Time Out Singapore: Three Best Waterparks

Gwen Pew checks out what’s on offer at Singapore’s two main water parks – plus a third opening soon nearby.

Adventure Cove Waterpark. Image courtesy of Resorts World Sentosa.

Adventure Cove Waterpark. Image courtesy of Resorts World Sentosa.

1 Aug 2013: 

Adventure Cove Waterpark

The newest waterpark on the island, Adventure Cove opened in Resorts World Sentosa at the end of 2012. It is home to six slides – including the notorious Riptide Rocket, the first hydro-magnetic water-coaster in South-East Asia – as well as a whole bunch of attractions that cater to visitors of all ages and gut levels. Tots can enjoy the shallow wading pools and fountains at Seahorse Hideaway, while daredevils can take on the challenge of Splashworks, where you can cross tight ropes and jump off ‘cliffs’.

For a more immersive experience, float down one of the world’s longest lazy rivers and experience 14 different habitats, snorkel with 20,000 fish in Rainbow Reef or get up close and personal with dozens of rays at Ray Bay (an extra charge of $38 applies).

Do note, however, that crowds and queues do tend to get quite crazy during weekends and school holidays, so either go early, or take a day off (trust us, it’s worth it!).

8 Sentosa Gateway, RWS (6577 8888, http://www.rwsentosa.com). MRT: HarbourFront, then Sentosa Express. Daily10am-6pm. $20-$33.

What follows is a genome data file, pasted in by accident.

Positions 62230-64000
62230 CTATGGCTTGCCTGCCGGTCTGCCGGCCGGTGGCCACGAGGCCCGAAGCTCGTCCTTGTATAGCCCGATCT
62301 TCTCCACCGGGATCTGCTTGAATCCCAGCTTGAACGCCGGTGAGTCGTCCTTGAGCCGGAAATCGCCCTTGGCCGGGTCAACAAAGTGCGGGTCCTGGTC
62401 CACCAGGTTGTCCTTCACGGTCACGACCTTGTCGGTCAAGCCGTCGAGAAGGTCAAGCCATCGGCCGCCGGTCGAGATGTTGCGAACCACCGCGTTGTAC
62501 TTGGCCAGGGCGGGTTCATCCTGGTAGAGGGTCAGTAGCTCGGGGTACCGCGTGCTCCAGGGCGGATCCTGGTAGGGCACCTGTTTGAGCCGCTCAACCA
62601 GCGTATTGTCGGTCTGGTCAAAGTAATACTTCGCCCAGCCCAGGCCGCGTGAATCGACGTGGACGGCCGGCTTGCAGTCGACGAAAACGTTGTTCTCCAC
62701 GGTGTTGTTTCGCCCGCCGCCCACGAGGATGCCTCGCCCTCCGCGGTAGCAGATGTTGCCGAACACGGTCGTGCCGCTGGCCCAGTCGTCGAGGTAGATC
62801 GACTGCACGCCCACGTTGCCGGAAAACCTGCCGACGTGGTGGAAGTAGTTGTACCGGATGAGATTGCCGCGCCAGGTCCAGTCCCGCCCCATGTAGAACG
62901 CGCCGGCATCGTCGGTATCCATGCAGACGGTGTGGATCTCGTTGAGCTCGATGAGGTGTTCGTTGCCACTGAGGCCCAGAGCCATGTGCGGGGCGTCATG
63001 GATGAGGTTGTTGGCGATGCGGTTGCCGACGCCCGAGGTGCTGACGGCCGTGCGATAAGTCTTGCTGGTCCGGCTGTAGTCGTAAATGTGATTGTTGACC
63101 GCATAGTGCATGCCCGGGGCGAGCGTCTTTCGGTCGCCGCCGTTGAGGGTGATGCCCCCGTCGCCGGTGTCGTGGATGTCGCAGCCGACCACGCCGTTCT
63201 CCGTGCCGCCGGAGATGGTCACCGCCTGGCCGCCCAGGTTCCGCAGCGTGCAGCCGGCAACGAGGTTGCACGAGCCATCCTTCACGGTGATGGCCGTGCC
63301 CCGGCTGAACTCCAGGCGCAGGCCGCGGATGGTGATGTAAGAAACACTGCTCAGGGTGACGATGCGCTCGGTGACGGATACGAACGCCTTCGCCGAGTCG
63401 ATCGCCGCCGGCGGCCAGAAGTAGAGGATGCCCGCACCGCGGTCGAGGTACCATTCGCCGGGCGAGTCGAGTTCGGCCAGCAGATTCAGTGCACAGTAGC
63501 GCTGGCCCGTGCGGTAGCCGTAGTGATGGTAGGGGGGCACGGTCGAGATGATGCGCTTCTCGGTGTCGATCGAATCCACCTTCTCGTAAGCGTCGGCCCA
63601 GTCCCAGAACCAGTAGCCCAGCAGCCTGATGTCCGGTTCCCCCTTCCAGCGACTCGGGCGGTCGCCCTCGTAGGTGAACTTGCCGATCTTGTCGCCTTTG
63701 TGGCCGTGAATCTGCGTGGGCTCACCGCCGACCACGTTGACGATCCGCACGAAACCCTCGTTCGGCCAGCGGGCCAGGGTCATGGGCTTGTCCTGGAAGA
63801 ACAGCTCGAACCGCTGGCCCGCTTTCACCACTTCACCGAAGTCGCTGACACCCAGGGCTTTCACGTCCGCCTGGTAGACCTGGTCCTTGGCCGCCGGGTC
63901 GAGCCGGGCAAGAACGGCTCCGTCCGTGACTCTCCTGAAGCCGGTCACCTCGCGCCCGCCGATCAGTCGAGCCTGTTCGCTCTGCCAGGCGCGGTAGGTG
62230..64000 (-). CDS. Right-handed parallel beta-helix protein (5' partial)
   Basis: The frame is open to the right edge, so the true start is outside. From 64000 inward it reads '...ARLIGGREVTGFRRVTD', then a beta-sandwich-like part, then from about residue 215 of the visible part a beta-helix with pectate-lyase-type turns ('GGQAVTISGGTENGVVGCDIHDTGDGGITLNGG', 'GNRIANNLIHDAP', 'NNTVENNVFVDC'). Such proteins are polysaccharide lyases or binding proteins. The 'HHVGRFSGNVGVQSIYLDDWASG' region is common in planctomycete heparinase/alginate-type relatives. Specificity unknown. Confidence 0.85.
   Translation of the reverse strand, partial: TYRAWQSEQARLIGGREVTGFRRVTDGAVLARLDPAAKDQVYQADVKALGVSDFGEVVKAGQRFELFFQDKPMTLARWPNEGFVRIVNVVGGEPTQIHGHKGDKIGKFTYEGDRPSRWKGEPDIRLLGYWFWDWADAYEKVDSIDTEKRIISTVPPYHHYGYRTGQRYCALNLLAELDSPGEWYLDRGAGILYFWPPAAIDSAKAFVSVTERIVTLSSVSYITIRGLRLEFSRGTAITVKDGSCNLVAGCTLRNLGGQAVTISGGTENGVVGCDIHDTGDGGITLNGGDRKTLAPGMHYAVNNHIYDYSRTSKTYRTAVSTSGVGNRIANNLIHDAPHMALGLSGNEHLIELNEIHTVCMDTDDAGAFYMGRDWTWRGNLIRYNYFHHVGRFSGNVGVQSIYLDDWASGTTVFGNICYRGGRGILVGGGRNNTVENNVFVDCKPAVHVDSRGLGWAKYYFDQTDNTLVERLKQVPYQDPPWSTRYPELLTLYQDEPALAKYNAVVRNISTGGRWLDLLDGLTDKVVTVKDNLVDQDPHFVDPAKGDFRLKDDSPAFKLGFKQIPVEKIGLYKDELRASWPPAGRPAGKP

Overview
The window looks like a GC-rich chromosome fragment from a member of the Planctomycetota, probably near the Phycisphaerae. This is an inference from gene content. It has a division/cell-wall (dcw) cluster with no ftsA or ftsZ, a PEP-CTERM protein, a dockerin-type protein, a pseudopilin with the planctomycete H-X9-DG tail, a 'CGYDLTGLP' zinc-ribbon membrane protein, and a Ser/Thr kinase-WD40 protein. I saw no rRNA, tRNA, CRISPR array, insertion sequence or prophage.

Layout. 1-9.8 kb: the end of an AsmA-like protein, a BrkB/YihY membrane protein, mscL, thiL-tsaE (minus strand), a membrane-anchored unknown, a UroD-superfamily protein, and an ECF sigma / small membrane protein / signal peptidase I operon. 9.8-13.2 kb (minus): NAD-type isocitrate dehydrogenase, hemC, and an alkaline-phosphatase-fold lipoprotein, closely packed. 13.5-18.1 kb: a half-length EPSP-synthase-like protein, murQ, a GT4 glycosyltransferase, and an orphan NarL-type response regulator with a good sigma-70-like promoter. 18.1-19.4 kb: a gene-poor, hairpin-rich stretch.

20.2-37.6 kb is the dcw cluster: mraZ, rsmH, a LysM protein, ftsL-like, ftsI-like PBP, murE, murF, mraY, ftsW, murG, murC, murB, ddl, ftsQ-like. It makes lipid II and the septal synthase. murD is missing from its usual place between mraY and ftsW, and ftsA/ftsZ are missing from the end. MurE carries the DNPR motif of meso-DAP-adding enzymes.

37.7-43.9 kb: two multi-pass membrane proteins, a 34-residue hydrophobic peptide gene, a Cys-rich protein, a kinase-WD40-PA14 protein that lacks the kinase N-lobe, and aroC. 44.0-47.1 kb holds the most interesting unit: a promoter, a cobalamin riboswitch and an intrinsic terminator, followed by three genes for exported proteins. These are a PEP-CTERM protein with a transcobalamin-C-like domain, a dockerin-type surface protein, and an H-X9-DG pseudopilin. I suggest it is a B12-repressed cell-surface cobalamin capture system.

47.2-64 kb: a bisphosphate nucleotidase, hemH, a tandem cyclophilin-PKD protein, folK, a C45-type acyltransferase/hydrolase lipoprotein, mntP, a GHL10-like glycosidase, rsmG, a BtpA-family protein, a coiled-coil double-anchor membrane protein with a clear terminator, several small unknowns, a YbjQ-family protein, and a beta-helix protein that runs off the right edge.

Wild Wild Wet

Adventure Cove may have taken over as the largest waterpark in Singapore, but Wild Wild Wet is a bit cheaper and still tons of fun.

While smaller children can take it easy in the meandering Shiok River or splash around in Yippie!, a shallow sloshing area, older kids can enjoy slides, ladders, water cannons and fountains at Professor’s Playground. For brave adventure-seekers, grab a few friends and head to Ular Lah – the first raft slide in South-East Asia complete with high, banked corners and 360-degree spins – or take it to the next level of thrill at the recently-opened Torpedo, where you will free fall from a height of 18 metres (the equivalent of seven storeys) at the mind-blowing speed of 70km/h.

If the stress gets a bit too much, there’s always the Jacuzzi for you to relax at – just sit back and let jets and bubbles untangle your kinks and knots. With nine rides in total, there’s plenty to enjoy for the whole family.

Downtown East, 1 Pasir Ris Cl (6581 9128). MRT: Pasir Ris. Mon-Fri 1-7pm, except Tue; weekends and public holidays 10am-7pm. $14-$19; free for toddlers under three.

Legoland Malaysia Water Park

Feel like you’ve exhausted your options here in Singapore? You’re in luck – a brand new waterpark is currently being built just over the causeway. Legoland Malaysia’s Water Park – the largest in the world – is set to open its doors to the public on 21 October. While their main target audience is two- to 12-year-olds, we’re personally getting quite excited at the prospects of having the opportunity to experience 20 water slides and over 70 Lego models. One of the park’s highlight is the ‘Build a Raft’ River, where children can float down a lazy river in their self- built soft Lego brick raft.